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Little Rhein

San Antonio


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With all the focus on its Mexican heritage, restaurants, marketplace and other features, it is often forgotten that San Antonio also has a strong German influence. In the 1800s a large German population migrated to South Texas and moved into the former La Villita neighborhood. One of the modern icons from that era is the Little Rhein, a steakhouse on the south shore of the Riverwalk. As you walk along the river, when you come to the outdoor theatre, take the steps (shown below) up to the La Villita neighborhood, and you'll see the front door of the Little Rhein (above right). From the restaurant's main floor, the windows look directly down on the seats of the theatre. There's a lot of history in this building and this restaurant, but the main reason you come is for the food. There is a sizeable population in San Antonio that considers this their ONLY steak restaurant. It is in the top 10 rankings of quite a few critics.

For starters, the Little Rhein has won 11 Awards of Excellence from Wine Spectator Magazine, including this year. They have built their reputation on attention to detail, and the detail begins with the menu surrounding the steaks. They put a lot of effort into the starters, salads, and sides. Starters usually include escargot, crab stuffed avocado, smoked salmon and shrimp. The Little Rhein likes the play of seafood against steak. Sides usually include asparagus, spinach, onions, potatoes, and mushrooms.

Of the four salads, we especially like the beef steak tomatoes stuffed with red onion and crumbled roquefort.

Like most upscale restaurants these days, the Little Rhein offers a limited menu so they can concentrate on a few items done exceedingly well. The menu includes five steaks : prime bone in strip loin, prime ribeye, center cut filet mignon, petit center cut filet mignon, and prime porterhouse. Remember you're in Texas. These are large, thick steaks. And they are not the kind of steaks one uses A-1, Worcestershore or other sauces on. The flavor of these steaks speaks for itself.

This is also the kind of restaurant with a very knowledgeable wait staff. You need to use their insight. Always allow your waiter to recommend the best wine to accompany your order. They didn't win those 11 national wine awards without maintaing a great wine cellar, but unless you live in town and eat here every week, you can't keep up with what is current. So don't try and outguess their wine collection. Let them choose your wine for you.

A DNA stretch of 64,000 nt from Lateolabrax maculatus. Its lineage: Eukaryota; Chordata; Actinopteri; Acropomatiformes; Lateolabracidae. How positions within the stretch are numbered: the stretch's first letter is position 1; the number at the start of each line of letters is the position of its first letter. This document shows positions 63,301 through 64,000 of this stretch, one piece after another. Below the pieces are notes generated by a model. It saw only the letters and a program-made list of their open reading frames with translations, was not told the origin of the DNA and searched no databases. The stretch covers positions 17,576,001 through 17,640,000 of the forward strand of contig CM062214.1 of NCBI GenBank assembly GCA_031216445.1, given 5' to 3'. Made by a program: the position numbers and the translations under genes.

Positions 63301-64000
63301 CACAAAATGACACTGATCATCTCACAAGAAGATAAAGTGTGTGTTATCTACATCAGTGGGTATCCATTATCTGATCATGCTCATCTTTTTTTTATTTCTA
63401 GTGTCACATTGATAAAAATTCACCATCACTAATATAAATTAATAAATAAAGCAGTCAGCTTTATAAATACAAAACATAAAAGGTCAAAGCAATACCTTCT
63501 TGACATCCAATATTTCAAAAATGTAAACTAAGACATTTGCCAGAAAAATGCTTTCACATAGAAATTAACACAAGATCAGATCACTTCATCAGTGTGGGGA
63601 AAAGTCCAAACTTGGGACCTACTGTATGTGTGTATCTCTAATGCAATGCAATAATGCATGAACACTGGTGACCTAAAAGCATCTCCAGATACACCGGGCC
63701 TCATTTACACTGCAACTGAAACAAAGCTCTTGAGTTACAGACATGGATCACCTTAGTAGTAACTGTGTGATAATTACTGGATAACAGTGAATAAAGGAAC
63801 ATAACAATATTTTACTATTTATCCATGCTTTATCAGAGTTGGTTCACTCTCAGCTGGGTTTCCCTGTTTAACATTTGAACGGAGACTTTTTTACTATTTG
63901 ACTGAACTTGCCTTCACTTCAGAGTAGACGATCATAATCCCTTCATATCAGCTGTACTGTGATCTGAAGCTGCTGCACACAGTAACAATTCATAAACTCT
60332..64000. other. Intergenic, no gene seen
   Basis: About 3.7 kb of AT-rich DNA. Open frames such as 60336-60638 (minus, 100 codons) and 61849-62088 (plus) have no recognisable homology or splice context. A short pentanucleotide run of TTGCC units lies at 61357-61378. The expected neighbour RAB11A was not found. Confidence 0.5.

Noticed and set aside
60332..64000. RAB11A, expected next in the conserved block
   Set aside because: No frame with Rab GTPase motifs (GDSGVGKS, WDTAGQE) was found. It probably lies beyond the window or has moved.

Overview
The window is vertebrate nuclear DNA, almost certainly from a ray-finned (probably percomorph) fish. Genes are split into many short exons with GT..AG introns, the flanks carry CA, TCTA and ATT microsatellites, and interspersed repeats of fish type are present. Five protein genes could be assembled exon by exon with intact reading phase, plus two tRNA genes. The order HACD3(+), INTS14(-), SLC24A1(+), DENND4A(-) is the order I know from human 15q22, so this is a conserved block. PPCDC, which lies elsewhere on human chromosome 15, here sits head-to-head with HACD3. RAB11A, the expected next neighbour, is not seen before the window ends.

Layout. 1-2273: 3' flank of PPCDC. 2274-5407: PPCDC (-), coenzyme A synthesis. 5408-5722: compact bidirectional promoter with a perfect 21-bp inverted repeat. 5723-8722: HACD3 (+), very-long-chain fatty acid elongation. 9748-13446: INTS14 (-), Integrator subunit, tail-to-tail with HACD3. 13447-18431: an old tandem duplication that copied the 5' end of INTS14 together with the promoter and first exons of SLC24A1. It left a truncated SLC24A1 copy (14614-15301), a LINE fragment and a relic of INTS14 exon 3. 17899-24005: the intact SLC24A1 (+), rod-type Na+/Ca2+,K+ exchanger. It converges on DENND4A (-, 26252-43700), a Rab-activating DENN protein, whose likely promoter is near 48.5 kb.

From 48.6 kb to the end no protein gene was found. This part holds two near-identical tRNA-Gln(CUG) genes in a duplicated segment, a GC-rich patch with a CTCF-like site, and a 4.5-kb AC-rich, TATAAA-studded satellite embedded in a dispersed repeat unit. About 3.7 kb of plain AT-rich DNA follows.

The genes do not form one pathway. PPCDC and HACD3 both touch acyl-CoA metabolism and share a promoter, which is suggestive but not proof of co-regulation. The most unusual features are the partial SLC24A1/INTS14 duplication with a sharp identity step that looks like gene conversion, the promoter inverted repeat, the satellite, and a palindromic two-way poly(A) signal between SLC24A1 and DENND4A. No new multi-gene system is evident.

However, this is a small restaurant, it has a loyal following, and many hotel concierges recommend it to their guests. We highly recommend you eat early, 5:00-6:00, or if you must eat later, call ahead for a reservation. And if you're eating on a Friday or Saturday night, you should be calling a day ahead.

But this need to eat early could be very convenient. After dinner, you should still have the daylight left to let you spend half an hour or an hour roaming around the historic La Villita area. The Little Rhein building, built in 1847 by Otto Bombach, is shown here. It was the first two story building in San Antonio except for the cathedral and missions. Bombach used it for his family residence and a store. It was later converted to a saloon and, finally, the Little Rhein. To upgrade it to restaurant quality, Frank Phelps invested quite a bit of money. The brass lights in the dining room once illuminated the Federal Courthouse in Chicago. The wooden booths are from the old train depot in Katy, Texas. The front door is one of the three remaining San Antonio front doors still being used in the building they were original to from before 1850, not counting the old missions and the cathedral. The Little Rhein has been on the National Registry of Historic Places since 1972 and is protected locally by the San Antonio Conservation Society. But the whole neighborhood is filled with 150 year old homes restored and meticulously maintained, plus art, pottery, woven goods and other small shops. So walk off your dinner by exploring this area.

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